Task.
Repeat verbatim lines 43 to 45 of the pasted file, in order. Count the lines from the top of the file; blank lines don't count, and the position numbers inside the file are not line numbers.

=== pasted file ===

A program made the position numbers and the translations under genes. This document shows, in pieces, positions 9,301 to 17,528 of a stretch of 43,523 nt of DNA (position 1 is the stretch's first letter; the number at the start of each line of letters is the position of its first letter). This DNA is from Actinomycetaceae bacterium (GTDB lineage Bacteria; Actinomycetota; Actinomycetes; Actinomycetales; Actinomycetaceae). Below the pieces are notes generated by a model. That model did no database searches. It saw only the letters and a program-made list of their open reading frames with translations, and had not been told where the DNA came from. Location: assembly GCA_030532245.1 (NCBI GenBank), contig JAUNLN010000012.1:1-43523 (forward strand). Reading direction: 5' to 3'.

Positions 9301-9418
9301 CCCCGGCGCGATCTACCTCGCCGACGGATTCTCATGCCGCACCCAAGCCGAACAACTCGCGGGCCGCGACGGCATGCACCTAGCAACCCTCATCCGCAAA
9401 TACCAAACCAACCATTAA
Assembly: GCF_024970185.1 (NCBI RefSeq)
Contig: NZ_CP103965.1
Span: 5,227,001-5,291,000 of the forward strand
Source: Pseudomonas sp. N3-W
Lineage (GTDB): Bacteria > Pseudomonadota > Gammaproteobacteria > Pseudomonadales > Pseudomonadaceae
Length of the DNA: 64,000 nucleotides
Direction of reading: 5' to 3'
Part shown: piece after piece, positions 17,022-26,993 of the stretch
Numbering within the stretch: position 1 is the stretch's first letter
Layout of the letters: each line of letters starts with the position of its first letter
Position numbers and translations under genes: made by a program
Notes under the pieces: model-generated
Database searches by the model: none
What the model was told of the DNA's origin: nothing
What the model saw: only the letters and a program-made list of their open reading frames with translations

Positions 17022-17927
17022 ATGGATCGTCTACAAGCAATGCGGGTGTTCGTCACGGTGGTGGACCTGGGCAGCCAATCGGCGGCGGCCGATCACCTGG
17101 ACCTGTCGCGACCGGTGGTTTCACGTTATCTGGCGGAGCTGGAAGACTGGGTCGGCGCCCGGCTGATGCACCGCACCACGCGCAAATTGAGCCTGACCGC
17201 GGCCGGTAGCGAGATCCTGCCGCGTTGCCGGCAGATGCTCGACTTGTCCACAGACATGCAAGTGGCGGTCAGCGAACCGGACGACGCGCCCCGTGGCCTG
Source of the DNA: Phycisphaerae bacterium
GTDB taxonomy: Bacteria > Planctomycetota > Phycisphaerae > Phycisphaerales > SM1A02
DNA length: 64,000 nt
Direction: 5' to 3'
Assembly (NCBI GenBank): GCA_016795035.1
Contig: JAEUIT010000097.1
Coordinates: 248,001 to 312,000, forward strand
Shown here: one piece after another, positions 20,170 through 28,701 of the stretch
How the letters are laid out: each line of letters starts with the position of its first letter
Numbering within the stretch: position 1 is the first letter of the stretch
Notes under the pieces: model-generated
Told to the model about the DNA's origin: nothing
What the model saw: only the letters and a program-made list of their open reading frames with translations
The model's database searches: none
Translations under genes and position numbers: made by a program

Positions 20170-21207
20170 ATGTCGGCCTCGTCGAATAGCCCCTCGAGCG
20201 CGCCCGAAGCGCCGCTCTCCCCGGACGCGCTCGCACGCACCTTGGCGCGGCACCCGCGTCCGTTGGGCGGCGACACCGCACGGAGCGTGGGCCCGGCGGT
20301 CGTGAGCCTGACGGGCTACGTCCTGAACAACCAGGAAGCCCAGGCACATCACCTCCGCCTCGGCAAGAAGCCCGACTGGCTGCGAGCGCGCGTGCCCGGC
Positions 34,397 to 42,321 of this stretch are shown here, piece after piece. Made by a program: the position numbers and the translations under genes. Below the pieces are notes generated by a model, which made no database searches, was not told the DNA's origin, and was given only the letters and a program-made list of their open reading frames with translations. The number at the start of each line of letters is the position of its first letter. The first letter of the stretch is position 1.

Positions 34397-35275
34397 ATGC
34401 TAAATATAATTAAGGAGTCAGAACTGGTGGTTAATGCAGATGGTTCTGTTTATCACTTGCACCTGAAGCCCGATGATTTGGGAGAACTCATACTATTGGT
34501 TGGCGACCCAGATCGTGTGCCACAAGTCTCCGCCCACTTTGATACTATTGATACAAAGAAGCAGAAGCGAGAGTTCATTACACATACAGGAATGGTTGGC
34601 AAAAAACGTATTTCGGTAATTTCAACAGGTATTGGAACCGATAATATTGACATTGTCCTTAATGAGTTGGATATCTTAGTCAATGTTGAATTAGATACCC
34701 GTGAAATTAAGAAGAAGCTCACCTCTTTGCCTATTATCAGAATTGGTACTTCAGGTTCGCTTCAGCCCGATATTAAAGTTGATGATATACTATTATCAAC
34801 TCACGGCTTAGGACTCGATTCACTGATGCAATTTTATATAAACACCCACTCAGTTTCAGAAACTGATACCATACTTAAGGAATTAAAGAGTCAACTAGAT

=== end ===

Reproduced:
Positions 34,397 to 42,321 of this stretch are shown here, piece after piece. Made by a program: the position numbers and the translations under genes. Below the pieces are notes generated by a model, which made no database searches, was not told the DNA's origin, and was given only the letters and a program-made list of their open reading frames with translations. The number at the start of each line of letters is the position of its first letter. The first letter of the stretch is position 1.

Positions 34397-35275
34397 ATGC